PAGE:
Language Selection

English French German Italian Portuguese Spanish

7 Open Source Questions With Red Hat CEO Jim Whitehurst

Filed under
Linux
Interviews

I recently had a chance to sit down over a Thai food lunch with Red Hat CEO Jim Whitehurst. Whitehurst, who took over Red Hat after leaving Delta Airlines in 2007, had a lot to say about the current situation of open source computing.

1. How Does Open Source = Kaizen Manufacturing?

Whitehurst compared open source software development to the Kaizen "continuous-improvement" manufacturing system made famous by Toyota. According to Whitehurst, open source is the digital equivalent of breaking up the manufacturing process into key individual components and using just-in-time inventory to make sure you have the right re-usable objects at hand when you need them.

2. What's Up With Red Hat & OpenStack?

rest here




More in Tux Machines

Ubuntu Touch OTA-14 Officially Released with Revamped Unity 8 Interface, Fixes

A few moments ago, we've been informed by Canonical's Lukasz Zemczak about the general availability of the long-anticipated Ubuntu Touch OTA-14 software update for Ubuntu Phone and Ubuntu Tablet devices. Read more Also: Ubuntu OTA-14 Released, Fixes A Number Of Bugs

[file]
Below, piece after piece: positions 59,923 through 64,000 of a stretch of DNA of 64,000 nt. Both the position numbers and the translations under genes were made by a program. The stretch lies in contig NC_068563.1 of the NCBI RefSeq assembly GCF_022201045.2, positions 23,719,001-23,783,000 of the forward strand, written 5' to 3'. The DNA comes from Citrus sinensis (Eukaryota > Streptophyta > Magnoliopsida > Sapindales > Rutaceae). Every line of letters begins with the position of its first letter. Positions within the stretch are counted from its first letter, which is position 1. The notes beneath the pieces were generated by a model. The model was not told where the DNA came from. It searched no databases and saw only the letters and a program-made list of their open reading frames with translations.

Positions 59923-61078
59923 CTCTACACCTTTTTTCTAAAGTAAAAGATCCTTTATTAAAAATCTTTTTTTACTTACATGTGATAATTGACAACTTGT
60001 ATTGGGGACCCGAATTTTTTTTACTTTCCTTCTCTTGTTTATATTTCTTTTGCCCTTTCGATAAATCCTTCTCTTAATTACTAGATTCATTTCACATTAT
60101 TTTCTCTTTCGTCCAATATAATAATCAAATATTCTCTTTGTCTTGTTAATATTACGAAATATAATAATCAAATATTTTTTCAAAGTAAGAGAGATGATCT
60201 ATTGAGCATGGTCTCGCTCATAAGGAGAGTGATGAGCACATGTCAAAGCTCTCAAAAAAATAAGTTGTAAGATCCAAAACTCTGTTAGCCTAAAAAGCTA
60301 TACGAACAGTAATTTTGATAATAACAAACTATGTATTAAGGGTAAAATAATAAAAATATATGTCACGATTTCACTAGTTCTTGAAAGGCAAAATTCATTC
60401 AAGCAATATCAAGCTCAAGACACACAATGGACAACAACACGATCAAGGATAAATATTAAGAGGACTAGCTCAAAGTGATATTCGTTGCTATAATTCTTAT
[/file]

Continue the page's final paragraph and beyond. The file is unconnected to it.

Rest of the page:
Cloud convenience is killing the open source database

Open source has never been more important or, ironically, irrelevant. As developers increasingly embrace the cloud to shorten time to market, they're speeding past open source, making it even harder to build an open source business. After all, if open source were largely a way for developers to skirt legal and purchasing departments to get the software they needed when they needed it, the cloud ups that convenience to the nth degree. In Accel's annual business review, the vaunted venture capital firm writes: "'Product' is no longer just the bits of software, it's also how the software is sold, supported, and made successful." The cloud is changing the way all software is consumed, including open source. Read more

Why the operating system matters even more in 2017

Operating systems don't quite date back to the beginning of computing, but they go back far enough. Mainframe customers wrote the first ones in the late 1950s, with operating systems that we'd more clearly recognize as such today—including OS/360 from IBM and Unix from Bell Labs—following over the next couple of decades. Read more

OpenGov Partnership members mull open source policy

The Open Government Partnership (OGP) will suggest to its member governments to create a policy on open source. This week, a draft proposal is to be finalised at the OGP Global Summit in Paris. Read more